# Different coloured chromium salts

Evaporating cold aqueous chromium(III) chloride produces violet crystals. However when hot aqueous chromium(III) chloride crystallizes, green crystals result.

Could someone please explain the chemistry behind this... I mean both the crystals contain $Cr^{3+}$, so the difference in colour cannot be due to two different oxidation states. Also, they contain the same ligand $Cl^-$. Can someone please tell me where I am going wrong?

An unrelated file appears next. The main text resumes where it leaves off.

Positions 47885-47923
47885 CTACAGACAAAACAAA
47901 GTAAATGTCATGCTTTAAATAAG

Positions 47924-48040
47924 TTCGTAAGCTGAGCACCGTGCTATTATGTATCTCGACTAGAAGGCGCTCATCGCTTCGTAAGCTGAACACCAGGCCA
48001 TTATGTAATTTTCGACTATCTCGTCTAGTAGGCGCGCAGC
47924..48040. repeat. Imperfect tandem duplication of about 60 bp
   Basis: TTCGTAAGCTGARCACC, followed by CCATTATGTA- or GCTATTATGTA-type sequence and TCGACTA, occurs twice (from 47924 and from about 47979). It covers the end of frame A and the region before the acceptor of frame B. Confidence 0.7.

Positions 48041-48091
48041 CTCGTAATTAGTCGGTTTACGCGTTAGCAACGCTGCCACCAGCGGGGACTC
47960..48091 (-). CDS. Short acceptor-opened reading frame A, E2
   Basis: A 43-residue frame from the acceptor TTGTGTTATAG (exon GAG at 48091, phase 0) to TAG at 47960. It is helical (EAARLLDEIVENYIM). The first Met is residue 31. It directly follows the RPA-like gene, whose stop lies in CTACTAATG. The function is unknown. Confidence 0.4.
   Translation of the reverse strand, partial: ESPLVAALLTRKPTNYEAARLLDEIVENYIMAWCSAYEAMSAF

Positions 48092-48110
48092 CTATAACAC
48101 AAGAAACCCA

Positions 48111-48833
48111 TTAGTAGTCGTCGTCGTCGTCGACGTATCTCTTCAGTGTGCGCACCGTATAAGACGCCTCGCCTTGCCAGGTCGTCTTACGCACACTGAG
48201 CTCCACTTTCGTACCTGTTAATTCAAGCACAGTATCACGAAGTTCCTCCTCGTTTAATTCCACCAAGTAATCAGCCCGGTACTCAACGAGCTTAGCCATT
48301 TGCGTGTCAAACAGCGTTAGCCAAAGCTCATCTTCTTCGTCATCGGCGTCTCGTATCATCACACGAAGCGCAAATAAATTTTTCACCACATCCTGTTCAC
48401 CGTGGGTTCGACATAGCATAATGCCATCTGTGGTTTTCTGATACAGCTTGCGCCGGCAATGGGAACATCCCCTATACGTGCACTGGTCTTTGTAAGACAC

Well, actually when we evaporate aqueous chromium(III) chloride, the hydrate of the crystal will be gone, so we get anhydrous chromium(III) chloride ($\ce {CrCl3}$). This type of anhydrous produce violet color.
But if we crystallizes aqueous of the chromium(III) chloride, the hydrate won't go, so we get hydrous chromium(III) chloride (usually hexahydrate, like $\ce {CrCl3.6H2O}$). This crystal produce dark green color.
• lambda23: could it also be due to the $Cl-$ ion acting as both a ligand and an anion? – Eliza Apr 2 '14 at 9:19